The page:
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One of the most important questions is how our law transfers these general principles into actual action or lack of it in any circumstance. The problem is that, as anyone who has ever held elected office knows, there is always somebody somewhere out there who objects to everything. That being the case, some test of reasonableness must be introduced into the assessment of the facts—just as in defamation cases in which it is the jury's job to determine. How else, otherwise, can we in a plural society deal with widely varying susceptibilities and beliefs? Interestingly, as the noble Lord, Lord Plant, said, it often seems that it is those who are most insensitive towards others and most intolerant who become most sensitive in respect of their own susceptibilities.

The approach that I have outlined may be a bit rough and ready but it seems to have one universal merit: while it may be rough justice, it is actual justice.

If, like me, you have stood for elected office as a Conservative in a strong Labour area, the fact that you happen to be an old Etonian, a hereditary Peer, educated at Oxbridge, a barrister, a farmer and a landowner, is inevitably gratuitously handing over to one's opponents a number of metaphorical rotten tomatoes free, gratis and for nothing, to be hurled straight back in your face. It may be unfair, but that is life. That is the world we are in and it cannot be any other way.

The world is a place of rough and tumble, just as much in the world of words and ideas as of commerce and business. Expressing ideas that others find distasteful in a manner that does not incite or attempt to incite must be a legitimate form of expression. Clearly in that context motive can be a part in defining incitement. Equally, a subsequent publication or issuing of a statement of something already said may have a different characteristic from that of its first publication.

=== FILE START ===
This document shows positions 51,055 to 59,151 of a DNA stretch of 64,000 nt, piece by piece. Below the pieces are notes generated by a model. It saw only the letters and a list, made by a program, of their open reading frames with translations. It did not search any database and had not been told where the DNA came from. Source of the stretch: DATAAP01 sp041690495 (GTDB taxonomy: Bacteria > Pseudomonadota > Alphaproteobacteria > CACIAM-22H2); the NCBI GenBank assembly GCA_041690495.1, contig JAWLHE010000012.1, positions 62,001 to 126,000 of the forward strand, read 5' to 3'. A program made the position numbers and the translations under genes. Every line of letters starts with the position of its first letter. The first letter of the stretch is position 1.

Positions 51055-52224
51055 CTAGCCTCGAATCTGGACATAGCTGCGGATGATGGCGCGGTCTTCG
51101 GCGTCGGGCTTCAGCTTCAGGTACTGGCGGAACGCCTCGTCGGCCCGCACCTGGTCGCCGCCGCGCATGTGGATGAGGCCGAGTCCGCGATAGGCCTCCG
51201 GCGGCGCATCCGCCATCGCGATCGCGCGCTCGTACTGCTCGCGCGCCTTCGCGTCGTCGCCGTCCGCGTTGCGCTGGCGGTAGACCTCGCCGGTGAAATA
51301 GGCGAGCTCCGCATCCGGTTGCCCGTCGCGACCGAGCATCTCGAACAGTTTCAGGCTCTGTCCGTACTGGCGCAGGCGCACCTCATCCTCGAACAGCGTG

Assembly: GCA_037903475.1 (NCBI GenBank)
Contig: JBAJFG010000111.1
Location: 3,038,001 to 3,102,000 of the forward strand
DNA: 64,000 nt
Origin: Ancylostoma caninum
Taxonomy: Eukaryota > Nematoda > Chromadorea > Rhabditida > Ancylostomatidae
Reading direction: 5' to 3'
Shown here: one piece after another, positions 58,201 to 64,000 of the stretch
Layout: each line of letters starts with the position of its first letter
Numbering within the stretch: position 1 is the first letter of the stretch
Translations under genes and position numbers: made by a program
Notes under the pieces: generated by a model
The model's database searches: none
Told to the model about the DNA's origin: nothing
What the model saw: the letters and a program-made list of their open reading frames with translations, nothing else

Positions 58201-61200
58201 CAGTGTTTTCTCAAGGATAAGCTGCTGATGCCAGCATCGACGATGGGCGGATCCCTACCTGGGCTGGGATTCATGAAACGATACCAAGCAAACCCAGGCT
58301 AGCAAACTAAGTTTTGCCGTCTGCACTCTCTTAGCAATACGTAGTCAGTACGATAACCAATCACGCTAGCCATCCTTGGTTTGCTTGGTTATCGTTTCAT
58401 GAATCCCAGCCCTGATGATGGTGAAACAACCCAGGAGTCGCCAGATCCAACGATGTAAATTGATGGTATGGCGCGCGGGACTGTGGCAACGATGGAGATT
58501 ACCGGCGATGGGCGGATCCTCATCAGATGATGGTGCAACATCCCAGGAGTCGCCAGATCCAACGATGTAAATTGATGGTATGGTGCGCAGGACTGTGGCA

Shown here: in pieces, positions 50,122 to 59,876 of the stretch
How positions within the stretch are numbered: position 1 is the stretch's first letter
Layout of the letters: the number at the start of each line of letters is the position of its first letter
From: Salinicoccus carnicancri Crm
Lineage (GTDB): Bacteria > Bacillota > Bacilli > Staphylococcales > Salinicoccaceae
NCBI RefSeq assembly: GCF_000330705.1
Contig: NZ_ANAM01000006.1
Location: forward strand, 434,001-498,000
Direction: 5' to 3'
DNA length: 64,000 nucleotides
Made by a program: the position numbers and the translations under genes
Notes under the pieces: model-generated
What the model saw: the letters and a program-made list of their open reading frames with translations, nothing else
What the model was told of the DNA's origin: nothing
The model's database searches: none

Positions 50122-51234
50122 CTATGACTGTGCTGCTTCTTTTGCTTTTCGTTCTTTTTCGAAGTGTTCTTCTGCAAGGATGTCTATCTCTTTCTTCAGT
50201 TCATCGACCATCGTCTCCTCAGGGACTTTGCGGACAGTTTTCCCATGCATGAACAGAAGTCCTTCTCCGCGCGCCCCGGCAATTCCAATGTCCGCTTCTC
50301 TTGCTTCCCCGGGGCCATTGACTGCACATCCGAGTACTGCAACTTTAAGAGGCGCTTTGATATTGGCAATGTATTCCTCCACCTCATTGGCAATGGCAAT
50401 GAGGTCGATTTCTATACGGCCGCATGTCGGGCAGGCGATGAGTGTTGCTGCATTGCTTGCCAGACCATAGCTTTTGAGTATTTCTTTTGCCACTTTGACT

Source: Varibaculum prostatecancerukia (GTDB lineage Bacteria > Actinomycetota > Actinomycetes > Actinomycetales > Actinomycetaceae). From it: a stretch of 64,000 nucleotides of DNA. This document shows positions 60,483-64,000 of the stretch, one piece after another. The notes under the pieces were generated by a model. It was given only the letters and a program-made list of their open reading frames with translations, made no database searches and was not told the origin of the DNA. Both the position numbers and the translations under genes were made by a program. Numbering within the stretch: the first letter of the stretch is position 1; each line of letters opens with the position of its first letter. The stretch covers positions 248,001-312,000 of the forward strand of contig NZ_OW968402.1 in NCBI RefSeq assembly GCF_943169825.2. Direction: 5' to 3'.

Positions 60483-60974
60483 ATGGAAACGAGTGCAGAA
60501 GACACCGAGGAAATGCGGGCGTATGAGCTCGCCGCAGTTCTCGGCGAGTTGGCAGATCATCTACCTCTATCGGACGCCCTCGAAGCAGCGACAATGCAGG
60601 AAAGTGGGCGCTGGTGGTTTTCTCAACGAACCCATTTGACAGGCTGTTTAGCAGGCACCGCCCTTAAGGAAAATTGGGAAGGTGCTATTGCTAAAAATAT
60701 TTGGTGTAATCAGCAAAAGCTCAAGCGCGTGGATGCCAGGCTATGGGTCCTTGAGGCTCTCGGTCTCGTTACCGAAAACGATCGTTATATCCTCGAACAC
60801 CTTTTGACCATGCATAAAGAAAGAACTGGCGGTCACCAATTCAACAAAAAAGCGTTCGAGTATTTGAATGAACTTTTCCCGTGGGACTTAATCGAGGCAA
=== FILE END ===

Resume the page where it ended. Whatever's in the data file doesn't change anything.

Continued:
History shows us a series of ideas that have become discredited by virtue of public debate: the divine right of kings; slavery; witchcraft; or, perhaps more recently, the concept of hereditary membership of Parliament.

There is a further and most important consideration, which anyone considering expressing a view or reporting a story should consider, particularly one that may hurt or upset someone else, even though it may be perfectly lawful to do what is being proposed. That is whether it is in the public interest and responsible to do so. Journalists, it is often said, honour that axiom more in the breach than in the observance. It is certainly an unfortunate perception; and, if true, is evidence of irresponsibility. The wider freedom that freedom of speech encompasses and is a part of, involves responsibility towards others.

In the case of the so-called Danish cartoons there should be no law forbidding their publication; but in all the circumstances it is on balance an abnegation of one's responsibilities to do so. I make no apology for explaining that I asked the Library staff if they could produce the cartoons for me. I have a somewhat old-fashioned view that it is on the whole better to inform
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oneself before forming a view and expressing it; especially in your Lordships' Chamber. They did: they obtained them from the net, which, as the noble Lord, Lord Giddens, said, poses a number of interesting problems. What struck me—as other speakers have mentioned—is that I did not think they were high-class or helpful cartoons.

However, my point of view, which may be considered excessively libertarian by some, is that if, as I do, one believes that freedom matters a great deal, it must mean that when the push comes to the shove it takes precedence over injured amour propre or hurt feelings.

4.17 pm